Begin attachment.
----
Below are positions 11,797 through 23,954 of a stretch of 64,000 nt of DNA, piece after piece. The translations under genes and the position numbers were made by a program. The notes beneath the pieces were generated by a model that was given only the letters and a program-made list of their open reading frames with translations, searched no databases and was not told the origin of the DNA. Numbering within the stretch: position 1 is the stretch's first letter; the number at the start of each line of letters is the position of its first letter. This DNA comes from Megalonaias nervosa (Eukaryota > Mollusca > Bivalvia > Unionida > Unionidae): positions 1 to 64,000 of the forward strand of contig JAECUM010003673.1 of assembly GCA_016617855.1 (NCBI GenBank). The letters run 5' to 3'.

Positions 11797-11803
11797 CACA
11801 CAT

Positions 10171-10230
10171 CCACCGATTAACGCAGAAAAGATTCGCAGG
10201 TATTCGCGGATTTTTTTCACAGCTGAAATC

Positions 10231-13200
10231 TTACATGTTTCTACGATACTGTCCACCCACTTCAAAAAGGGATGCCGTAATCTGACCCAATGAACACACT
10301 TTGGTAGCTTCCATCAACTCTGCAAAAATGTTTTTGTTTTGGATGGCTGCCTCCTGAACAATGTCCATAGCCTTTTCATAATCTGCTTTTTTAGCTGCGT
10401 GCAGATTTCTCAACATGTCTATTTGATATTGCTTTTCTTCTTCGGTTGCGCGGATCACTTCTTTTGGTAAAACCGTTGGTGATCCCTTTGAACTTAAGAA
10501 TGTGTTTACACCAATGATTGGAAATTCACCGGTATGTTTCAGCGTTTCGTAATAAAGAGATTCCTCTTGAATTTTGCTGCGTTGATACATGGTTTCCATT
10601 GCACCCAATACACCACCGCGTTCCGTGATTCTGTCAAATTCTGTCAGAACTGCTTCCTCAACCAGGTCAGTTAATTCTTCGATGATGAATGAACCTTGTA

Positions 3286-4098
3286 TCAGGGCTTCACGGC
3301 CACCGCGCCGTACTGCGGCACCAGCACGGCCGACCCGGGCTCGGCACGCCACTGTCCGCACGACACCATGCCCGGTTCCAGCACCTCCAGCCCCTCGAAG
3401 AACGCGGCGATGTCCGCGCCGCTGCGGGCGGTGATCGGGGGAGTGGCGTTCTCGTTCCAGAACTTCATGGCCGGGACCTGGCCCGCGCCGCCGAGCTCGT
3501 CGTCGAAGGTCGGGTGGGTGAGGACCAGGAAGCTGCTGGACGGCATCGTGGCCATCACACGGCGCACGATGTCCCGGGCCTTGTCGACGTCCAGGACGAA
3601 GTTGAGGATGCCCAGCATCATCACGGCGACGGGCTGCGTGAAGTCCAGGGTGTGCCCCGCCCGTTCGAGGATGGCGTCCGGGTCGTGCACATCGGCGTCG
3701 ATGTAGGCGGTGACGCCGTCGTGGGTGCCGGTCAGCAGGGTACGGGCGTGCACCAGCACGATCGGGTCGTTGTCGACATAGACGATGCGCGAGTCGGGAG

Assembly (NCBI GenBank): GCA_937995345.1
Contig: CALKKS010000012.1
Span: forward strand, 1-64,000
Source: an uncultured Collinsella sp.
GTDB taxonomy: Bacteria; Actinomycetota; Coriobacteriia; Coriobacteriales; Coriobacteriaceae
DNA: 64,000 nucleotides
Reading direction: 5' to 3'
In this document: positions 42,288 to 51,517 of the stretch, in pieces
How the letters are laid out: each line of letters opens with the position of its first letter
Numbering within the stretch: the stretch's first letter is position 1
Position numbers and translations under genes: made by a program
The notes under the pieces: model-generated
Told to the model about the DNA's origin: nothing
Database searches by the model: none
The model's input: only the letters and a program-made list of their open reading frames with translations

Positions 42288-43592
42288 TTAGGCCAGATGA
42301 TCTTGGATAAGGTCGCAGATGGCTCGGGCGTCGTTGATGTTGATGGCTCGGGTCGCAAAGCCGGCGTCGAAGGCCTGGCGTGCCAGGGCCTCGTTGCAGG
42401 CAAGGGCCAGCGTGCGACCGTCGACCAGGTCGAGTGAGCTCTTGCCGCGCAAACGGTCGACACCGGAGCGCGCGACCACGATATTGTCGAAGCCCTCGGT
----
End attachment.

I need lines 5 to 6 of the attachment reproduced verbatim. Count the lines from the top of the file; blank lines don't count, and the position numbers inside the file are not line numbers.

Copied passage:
Positions 10171-10230
10171 CCACCGATTAACGCAGAAAAGATTCGCAGG